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Engaging Students in History
Transcript of Engaging Students in History
Engaging Students in Learning History
This is not your daddy's history class...
Why don't students listen!?
HISTORY IS BORING!!!
We've heard this before from friends and students.
But this is not the problem.
The is that traditional media don't interest children. and discourage imagination.
"Our first priority in teaching history is to develop strategies that and our students' ." John Fiedling
of what they
of what they
of what they
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of what they
SINCE LEARNERS REMEMBER:
"The challenge is then to make the study of history something that students can
Strategies for Increasing Student Interest
Students don't learn about hisorical context,and these activities don't involve any of the benchmarks of historical thinking.
Though useful to conclude lessons and review material, trivia games often serve only to remind students of their poor memorization skills!
Answer: This person is a totally inept and stupid student.
Question: Who is me?
Peter Seixas's 6 Historical Thinking Concepts
looks at why an event, person, or development from the past is important. What would happen if it hadn't existed?
looks at primary and secondary sources to discern details of the past.
Continuity and Change
considers what has changed in time and what has remained the same. Includes chronology and periodization as a means of organizing trends over time.
Cause and Consequence
explores the concept of "agency" - the force(s) of individuals or groups that cause things to happen the way they did. Examines why these things unfolded and asks if there is more than one reason.
looks at a person's mindset at the time of a past event. E.g. what is it like to be an indigenous population at the time of your land's "discovery" by foreign explorers?
this is about suspending moral judgment while studying history. The purpose of study is not to assign blame, but rather to critically examine past events.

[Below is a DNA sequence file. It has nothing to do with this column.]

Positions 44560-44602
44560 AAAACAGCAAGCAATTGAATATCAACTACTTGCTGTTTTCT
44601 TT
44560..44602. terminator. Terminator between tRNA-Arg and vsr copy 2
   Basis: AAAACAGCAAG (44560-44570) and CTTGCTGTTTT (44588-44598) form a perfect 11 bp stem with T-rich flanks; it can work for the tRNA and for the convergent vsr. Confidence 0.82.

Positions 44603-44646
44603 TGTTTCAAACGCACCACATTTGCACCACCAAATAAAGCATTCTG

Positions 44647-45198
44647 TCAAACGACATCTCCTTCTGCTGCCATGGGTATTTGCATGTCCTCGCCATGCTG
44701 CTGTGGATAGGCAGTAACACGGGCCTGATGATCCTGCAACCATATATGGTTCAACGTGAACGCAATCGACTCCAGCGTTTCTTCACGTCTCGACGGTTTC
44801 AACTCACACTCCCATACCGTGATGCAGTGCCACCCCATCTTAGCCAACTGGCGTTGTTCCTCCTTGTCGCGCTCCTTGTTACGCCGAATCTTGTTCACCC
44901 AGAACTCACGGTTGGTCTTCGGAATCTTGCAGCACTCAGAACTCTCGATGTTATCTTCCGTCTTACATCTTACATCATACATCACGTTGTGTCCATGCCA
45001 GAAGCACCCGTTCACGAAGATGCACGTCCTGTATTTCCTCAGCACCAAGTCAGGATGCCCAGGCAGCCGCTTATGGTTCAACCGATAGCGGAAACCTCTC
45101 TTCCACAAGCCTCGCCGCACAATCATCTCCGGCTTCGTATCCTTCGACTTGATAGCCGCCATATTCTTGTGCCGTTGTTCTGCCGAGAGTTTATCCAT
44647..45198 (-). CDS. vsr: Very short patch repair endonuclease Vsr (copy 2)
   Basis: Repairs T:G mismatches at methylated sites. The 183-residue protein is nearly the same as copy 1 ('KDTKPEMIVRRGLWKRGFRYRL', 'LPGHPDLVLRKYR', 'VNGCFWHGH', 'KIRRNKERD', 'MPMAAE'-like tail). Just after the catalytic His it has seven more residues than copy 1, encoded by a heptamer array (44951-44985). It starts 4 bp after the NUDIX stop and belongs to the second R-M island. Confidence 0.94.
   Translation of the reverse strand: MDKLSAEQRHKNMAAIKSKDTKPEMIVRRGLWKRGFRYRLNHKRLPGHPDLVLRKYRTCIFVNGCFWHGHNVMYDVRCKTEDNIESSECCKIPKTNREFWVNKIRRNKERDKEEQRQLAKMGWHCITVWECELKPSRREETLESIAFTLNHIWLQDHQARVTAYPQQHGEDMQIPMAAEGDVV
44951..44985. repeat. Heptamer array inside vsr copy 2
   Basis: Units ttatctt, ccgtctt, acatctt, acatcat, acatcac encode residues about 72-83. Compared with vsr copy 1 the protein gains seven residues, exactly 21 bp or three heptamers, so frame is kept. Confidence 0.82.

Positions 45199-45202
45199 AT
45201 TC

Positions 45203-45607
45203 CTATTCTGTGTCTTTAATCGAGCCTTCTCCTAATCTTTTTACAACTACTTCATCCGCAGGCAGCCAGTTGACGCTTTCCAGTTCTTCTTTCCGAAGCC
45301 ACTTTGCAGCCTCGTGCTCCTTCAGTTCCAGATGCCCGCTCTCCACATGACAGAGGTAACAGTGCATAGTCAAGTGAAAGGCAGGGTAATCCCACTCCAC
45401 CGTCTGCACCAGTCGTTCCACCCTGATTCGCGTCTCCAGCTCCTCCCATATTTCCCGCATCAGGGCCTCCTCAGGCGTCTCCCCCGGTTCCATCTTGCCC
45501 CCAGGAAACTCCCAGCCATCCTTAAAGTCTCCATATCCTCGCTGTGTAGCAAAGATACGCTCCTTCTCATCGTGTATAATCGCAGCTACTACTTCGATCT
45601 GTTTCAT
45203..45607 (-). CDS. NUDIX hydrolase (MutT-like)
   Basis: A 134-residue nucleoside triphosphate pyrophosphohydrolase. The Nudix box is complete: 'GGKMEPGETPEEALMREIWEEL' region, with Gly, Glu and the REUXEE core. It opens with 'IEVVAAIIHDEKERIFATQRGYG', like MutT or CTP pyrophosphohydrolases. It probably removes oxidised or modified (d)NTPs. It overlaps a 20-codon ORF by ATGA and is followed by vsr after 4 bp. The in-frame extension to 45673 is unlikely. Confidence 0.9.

Keeping these historical thinking concepts in mind (and making sure your students are doing the same) should be central to your lesson design. These concepts will make your students learners.
Traditional, Interesting, and
Films, Videos and DVD's
Ineffective if viewed passively, but useful for providing visual context.
"Challenge students to think about what they are experiencing, why a site is important, and what we can learn from it."
Fiedling Prefers a less "either/or" approach to debating.
Students are more concerned with winning their arguments than examining the issues.
Debono's PMI Approach
U-Shape forum for classroom discussion
Make sure your activities stick to the Historical Thinking Concepts!
Analyze the components of propaganda posters
Research the cultural and political notions behind these images
Design another poster (maybe not a Nazi one)
Useful as an alternative to written demonstrations of knowledge
Invention of the Wheel
Proliferation of Latin
Inception of Judaism
Collapse of Western Rome
Genghis Khan's Conquest
Invention of the Printing Press
Religious Schism in Europe
The French Revolution
Assassination of Archduke
The Comunist Revolution
Nazi and Japanese
The Bombing of Hiroshima and Nagasaki
Rank these 15 items in order of their historical significance.
Postcard from the Past
Students write a summary and inerpretation of a person's life and accomplishments
A good exercise in research (evidence evaluation).
Requires assessment of historical significance to determine noteworthy anecdotes.
Depict a Scene
open-ended role play allows students to analyze a problem or controversy
put on the shoes of another person - develop a social conscience
gives students a chance to control their own learning
students are encouraged to feel as well as think
difficult to develop historical context - students often maintain a modern mindset of values and culture
complexities and subtleties are overlooked as students resort to stereotypes
Debrief each role-play with questions
1.Who was portrayed?
2.Why was it important?
3.Was it a plausible recreation of the event?
4.What aspects do we need to learn more about?
5.Are there other interpretations of what happened?
6.What have we learned from this activity?